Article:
How do you prepare students for jobs that don’t exist yet? UMBC’s Julie Ross, dean of the College of Engineering and Information Technology, tackled this question alongside David Kenny, general manager of IBM Watson, during a panel conversation at the Washington Post’s “Transformers” event on May 18, 2016.
The conference brought together leaders in science, business and technology who are “pushing the boundaries of knowledge.” In addition to touching on the recent announcement of a new collaboration between UMBC and IBM, Ross and Kenny explored the future of artificial intelligence (AI) and how to effectively train students to work in AI and similarly fluid, quickly evolving fields.
“There’s only so much as humans that we can take in and process, in terms of information, and make sense of,” said Ross. She suggested that artificial intelligence can help people sift through massive amounts of information to find the patterns that can enable them to keep up with the rapid rate of change in today’s world.
Discussing the need for greater numbers of talented engineers and computer programmers, Ross explains how she particularly enjoys showing students the possibilities for STEM careers and encouraging them to persist in completing STEM degrees. “I get to talk to young people about all of the opportunities that are out there in engineering and the IT world, and try to help them understand what they can do in that space,” she said. “The opportunity right now is limitless.”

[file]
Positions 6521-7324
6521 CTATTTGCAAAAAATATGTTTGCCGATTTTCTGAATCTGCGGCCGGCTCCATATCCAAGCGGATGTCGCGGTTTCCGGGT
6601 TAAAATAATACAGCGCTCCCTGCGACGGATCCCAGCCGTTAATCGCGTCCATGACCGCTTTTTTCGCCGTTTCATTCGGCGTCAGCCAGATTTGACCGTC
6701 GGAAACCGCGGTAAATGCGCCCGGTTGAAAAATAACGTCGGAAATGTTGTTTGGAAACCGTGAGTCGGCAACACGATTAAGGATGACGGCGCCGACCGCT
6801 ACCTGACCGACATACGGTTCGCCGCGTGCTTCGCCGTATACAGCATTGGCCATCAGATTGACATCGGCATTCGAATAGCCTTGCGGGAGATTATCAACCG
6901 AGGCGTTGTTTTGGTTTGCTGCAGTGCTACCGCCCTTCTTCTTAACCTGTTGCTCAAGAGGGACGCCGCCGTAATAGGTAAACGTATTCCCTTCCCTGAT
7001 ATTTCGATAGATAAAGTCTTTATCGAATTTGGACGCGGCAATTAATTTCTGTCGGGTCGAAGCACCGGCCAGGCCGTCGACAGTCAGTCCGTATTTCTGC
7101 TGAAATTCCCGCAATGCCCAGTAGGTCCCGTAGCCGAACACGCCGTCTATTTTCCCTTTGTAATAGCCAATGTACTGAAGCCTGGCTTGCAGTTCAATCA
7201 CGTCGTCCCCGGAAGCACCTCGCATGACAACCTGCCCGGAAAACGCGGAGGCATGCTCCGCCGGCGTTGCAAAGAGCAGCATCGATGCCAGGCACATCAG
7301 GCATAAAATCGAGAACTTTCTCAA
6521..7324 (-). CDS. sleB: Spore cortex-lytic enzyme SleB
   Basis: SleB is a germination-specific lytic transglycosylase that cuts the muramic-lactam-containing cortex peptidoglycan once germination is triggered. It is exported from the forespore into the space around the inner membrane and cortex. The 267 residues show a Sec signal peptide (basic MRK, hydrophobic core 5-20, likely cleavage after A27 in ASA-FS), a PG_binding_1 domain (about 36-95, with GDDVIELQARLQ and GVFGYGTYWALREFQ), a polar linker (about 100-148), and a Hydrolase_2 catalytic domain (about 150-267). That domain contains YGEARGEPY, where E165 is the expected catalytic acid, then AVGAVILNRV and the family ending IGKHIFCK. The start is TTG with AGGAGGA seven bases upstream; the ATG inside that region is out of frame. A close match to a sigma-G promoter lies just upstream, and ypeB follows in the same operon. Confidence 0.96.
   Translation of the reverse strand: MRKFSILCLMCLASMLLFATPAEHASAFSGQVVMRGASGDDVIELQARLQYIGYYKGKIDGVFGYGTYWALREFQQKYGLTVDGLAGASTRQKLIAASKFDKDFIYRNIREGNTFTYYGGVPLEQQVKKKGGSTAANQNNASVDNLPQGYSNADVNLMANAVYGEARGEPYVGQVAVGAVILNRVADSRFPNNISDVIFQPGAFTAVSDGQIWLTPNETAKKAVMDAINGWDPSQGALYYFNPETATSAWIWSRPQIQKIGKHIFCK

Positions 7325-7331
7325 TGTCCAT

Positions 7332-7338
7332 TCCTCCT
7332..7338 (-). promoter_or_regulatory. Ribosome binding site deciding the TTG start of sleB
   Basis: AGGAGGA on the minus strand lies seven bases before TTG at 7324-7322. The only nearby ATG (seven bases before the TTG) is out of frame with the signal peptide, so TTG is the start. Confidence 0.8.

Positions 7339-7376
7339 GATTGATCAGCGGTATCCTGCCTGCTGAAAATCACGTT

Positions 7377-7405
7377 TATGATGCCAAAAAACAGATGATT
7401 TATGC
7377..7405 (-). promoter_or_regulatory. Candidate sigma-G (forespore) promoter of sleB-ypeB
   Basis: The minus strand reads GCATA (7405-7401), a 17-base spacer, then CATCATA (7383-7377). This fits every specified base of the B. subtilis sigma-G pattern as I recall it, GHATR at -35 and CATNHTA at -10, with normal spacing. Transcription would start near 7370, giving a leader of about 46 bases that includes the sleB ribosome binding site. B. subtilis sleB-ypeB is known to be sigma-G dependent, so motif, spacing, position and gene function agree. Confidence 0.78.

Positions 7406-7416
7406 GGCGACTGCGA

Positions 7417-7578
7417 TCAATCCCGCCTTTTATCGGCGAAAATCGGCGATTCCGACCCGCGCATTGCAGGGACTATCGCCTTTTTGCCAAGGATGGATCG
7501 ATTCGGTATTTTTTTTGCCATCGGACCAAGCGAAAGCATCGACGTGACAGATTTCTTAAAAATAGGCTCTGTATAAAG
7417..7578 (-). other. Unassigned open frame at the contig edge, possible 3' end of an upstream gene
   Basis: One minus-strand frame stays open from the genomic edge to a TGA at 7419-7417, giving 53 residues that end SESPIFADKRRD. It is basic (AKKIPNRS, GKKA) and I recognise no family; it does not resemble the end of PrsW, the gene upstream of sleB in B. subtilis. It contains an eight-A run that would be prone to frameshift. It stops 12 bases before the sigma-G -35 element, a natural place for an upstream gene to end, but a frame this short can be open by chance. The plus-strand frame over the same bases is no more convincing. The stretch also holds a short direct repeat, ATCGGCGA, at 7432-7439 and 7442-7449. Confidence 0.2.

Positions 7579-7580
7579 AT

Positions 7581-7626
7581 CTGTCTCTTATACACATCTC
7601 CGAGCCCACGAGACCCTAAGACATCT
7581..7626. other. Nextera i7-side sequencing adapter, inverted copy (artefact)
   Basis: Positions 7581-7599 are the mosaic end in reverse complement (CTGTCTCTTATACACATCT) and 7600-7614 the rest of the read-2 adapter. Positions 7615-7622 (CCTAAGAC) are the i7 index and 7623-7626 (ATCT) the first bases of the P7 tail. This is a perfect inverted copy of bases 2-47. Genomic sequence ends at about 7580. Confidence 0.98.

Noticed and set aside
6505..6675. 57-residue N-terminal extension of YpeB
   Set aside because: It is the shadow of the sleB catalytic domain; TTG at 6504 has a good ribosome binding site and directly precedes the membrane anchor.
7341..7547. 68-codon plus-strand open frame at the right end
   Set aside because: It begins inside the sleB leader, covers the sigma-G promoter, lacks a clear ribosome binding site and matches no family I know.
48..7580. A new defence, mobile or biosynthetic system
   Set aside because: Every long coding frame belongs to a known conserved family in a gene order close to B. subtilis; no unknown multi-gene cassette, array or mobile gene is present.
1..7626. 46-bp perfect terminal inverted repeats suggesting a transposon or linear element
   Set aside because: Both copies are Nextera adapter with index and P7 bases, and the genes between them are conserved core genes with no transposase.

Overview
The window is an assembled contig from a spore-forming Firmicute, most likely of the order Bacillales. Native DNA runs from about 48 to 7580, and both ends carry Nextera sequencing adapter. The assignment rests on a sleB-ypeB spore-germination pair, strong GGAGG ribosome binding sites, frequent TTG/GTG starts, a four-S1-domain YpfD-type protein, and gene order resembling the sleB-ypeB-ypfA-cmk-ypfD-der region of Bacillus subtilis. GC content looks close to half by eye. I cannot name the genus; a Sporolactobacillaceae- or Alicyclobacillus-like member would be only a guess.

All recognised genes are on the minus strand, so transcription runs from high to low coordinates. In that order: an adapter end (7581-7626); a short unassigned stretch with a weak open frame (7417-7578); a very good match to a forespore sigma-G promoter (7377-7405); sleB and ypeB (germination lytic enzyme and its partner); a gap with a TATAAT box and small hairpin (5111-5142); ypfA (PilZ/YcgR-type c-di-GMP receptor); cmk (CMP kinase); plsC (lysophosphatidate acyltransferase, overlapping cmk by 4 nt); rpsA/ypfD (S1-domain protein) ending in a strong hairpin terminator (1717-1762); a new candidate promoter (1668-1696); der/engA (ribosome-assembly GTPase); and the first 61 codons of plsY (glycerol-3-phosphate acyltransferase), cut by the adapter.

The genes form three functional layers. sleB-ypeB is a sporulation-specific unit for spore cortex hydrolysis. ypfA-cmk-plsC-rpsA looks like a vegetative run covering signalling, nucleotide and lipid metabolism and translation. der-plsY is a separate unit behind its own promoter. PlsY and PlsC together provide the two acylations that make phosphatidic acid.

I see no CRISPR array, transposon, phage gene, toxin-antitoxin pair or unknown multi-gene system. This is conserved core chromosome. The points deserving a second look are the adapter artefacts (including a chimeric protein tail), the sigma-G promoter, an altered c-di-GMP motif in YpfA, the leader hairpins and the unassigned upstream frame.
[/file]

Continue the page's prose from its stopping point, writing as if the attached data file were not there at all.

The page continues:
Colleges are now working to give students the knowledge they need to be successful in today’s workforce, and also the tools to continue to learn and grow so they can tackle projects that have yet to be imagined, Ross explains. “The challenge for colleges and universities is to really step up and say ‘How do we train students today for those jobs that don’t exist yet, for those areas that we don’t know about yet? How do we get them ready for the thing that’s going to happen in 10 years or 20 years?’”
For Ross, it comes down to problem-solving skills and the ability to work on a team with people of diverse backgrounds. “Those types of skills,” she says, “are always going to be important.”
Read a recap of the event and watch the full panel discussion on The Washington Post (“UMBC Dean: Critical Thinking Never Goes Out of Vogue”). Ross’ remarks are referenced in a recent article in The Washington Post about artificial intelligence.
Image: Julie Ross. Photo by Marlayna Demond ’11 for UMBC.